Nordic “clinker boats” in UNESCO Heritage List
United Nations’ culture agency, UNESCO, added the Nordic “clinker boats” to its Heritage List, in December 2021.
- The wooden sailboats have allowed peoples of northern Europe to spread influence, trade and sometime war across continents and seas, for thousands of years.
- Denmark, Iceland, Finland, Sweden and Norway jointly sought the UNESCO designation.
- The term “clinker” is believed to refer to the way its wooden boards were fastened together.
Viking Ship Museum
Viking Ship Museum is located in Roskilde, west of Copenhagen. It not only exhibits the remains of wooden vessels which were built 1,000 years ago but also works towards rebuilding and reconstructing other Viking boats. The process of construction involves use of experimental archaeological methods to gain a deeper, and practical understanding of Viking Age.
Wooden clinker boats are characterized by use of overlapping longitudinal wooden hull planks. These planks are sewn or riveted together. Boats are strengthened internally by additional wooden components, specifically tall oak trees. Gaps are stuffed with tar or tallow mixed with animal hair, moss and wool.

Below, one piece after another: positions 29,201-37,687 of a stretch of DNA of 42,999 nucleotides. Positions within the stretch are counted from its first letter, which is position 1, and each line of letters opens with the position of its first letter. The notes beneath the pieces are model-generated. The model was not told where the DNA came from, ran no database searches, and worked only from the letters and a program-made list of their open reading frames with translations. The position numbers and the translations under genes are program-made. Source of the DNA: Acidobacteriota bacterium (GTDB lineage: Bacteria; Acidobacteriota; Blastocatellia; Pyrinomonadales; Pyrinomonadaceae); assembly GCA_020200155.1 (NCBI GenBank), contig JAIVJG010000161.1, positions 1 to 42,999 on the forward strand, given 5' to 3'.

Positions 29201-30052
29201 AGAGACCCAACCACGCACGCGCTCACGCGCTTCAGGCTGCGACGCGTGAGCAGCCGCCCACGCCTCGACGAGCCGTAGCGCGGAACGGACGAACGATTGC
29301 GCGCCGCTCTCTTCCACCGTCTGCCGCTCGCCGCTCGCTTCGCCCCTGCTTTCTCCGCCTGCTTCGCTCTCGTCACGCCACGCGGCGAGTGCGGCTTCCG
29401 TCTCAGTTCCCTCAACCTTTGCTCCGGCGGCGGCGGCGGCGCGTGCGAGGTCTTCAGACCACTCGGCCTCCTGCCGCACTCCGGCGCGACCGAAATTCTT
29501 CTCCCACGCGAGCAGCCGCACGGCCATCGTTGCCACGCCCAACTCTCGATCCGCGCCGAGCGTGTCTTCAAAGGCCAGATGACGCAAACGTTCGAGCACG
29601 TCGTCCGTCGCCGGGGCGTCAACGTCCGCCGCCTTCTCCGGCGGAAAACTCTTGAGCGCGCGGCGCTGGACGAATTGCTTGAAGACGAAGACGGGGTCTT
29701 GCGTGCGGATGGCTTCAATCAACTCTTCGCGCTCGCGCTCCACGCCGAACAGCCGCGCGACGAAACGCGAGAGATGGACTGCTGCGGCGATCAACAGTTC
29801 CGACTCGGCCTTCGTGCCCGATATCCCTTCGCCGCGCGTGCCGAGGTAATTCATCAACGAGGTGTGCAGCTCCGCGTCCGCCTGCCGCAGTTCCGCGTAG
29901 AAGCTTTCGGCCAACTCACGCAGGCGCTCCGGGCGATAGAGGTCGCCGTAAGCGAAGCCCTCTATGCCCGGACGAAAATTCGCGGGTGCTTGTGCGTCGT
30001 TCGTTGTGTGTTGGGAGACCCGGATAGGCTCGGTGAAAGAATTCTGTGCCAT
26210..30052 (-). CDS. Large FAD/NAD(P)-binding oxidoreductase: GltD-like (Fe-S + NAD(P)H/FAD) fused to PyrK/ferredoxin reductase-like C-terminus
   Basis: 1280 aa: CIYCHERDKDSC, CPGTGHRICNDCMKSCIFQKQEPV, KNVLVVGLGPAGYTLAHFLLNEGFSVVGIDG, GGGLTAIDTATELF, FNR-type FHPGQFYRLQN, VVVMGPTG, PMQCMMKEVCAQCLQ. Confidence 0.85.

World Heritage Site
World Heritage Site is an area or landmark, which is legally protected by an international convention administered by United Nations Educational, Scientific and Cultural Organization (UNESCO). These Sites are designated by UNESCO for having historical, cultural, scientific or other form of significance. The sites are judged for comprising “cultural and natural heritage worldwide, considered to be important to humanity”.
Number of World Heritage Site
As of July 2021, there are 1,154 World Heritage Sites, across 167 countries. Out of them, 897 are cultural, 218 natural, and 39 mixed properties. Italy, with 58 selected areas, is the country with the greatest number of sites on UNESCO List.
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